Anyone that tries to subject others to their control is practicing imperialism, in the modern form anyway. It used to mean something else.

          “Subjecting others to their control” is not a useful definition of imperialism. Also, I believe you’re mixing it with the definition of “authority”.
          Also there’s a reason that it’s not commonly defined as where you have finance capital shaping the states foreign policies in order to export surplus capital, secure commodities and cheap labor in foreign countries

          It’s certainly not just the US

          I agree, a variety of other global north countries engage in it too.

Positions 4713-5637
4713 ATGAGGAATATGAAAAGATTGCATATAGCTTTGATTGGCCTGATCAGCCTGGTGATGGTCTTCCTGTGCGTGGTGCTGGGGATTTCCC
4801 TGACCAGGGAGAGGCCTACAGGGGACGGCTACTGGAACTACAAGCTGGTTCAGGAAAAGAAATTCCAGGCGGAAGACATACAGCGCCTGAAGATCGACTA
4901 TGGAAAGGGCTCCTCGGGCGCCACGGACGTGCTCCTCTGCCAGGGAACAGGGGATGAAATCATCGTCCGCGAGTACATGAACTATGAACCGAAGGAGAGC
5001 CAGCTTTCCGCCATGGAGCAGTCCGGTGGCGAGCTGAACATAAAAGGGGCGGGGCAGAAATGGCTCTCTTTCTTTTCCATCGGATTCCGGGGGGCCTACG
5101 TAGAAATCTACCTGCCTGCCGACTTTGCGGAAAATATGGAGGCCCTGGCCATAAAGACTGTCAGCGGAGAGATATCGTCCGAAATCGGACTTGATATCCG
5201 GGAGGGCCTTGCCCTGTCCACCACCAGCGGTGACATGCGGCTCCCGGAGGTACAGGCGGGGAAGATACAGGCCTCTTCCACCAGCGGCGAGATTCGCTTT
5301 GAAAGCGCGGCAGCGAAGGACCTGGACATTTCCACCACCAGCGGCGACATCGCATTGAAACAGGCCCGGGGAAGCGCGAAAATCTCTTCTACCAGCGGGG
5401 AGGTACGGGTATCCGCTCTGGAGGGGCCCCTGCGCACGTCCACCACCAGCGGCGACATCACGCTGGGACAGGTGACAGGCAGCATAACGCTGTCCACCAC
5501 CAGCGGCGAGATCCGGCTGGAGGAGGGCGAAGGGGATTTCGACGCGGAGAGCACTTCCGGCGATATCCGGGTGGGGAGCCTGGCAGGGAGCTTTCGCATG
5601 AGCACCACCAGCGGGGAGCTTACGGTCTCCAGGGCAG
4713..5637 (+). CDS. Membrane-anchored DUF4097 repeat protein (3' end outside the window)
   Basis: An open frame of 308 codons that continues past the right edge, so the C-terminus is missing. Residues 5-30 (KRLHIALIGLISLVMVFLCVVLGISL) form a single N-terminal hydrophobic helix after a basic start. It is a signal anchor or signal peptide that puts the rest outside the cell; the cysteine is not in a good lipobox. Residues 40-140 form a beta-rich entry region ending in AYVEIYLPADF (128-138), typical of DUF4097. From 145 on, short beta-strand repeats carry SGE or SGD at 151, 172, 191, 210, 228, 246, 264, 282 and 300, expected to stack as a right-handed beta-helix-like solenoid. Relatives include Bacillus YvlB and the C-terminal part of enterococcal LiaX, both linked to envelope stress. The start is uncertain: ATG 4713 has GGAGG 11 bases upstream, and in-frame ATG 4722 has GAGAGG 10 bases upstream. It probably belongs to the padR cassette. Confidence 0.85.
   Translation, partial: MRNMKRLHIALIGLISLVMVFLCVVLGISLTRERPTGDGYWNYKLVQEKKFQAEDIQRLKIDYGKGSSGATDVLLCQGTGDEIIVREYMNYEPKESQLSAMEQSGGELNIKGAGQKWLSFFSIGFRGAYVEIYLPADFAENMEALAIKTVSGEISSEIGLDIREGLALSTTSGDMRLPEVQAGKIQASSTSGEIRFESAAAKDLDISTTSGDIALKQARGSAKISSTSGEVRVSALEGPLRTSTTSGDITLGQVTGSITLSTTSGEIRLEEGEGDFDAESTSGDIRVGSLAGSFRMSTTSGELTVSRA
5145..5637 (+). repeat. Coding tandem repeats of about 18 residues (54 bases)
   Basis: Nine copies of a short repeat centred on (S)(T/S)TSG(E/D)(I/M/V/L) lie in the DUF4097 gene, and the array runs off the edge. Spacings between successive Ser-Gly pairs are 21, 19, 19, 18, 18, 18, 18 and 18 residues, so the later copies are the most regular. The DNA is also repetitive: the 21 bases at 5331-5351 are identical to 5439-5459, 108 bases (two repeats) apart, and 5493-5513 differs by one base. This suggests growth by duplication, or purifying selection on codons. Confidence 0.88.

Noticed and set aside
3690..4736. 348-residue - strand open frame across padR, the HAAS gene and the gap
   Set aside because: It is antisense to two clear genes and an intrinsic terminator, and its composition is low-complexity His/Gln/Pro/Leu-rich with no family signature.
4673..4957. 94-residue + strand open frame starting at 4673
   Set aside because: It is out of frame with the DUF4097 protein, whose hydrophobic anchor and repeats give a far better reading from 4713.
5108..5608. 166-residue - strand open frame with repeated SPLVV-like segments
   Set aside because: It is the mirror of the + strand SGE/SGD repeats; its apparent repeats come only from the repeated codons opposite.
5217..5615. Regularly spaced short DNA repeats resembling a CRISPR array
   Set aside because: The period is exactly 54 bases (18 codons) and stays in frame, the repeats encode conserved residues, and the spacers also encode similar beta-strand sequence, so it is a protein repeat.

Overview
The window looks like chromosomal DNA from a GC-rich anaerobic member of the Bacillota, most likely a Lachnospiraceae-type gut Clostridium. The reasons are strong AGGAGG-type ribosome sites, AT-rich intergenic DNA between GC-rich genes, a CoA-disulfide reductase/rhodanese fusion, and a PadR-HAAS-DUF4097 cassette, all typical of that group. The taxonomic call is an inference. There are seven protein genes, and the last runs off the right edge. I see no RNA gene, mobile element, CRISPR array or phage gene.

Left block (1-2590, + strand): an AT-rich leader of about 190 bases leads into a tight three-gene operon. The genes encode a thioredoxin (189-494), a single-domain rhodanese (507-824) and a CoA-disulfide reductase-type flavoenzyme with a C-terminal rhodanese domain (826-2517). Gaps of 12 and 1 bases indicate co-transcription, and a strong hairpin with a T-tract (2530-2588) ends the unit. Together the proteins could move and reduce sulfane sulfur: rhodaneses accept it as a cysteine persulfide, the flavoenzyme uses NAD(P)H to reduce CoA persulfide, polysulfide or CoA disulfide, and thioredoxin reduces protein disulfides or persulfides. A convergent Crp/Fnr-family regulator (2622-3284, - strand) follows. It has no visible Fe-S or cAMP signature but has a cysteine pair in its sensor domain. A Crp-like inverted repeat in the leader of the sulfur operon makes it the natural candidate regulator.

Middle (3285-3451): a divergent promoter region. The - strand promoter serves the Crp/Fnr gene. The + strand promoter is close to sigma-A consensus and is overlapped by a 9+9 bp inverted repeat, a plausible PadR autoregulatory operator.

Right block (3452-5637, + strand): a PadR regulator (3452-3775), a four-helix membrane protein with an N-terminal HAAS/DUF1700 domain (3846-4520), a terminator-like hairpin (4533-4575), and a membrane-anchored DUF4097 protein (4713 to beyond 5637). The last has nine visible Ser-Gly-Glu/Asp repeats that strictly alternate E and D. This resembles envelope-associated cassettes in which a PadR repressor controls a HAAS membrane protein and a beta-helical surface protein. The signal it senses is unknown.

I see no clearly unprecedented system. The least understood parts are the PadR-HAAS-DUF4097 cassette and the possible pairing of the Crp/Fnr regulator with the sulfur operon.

It’s not “both sides-ing” to assert that no position should be immune to criticism.

          Not sure where you get that I’m saying this. Please carefully reread my comments and let me eat my own words when you find it and I might be able to clear up the misunderstanding. What’s I’m saying is this:

          • If you haven’t researched a topic enough, why voice opinion or skepticism?
          • It’s valid to have skepticism, but then why not research it instead?
          • If you believe to have done your research, back it up with your information sources in order to contribute more to the discussion than your blank skepticism

          Otherwise you’re functionally indistinguishable as a concern troll.

          Also regarding China: They’re definitively not above criticism, but when you do, it better be substantiated.

          • @Candelestine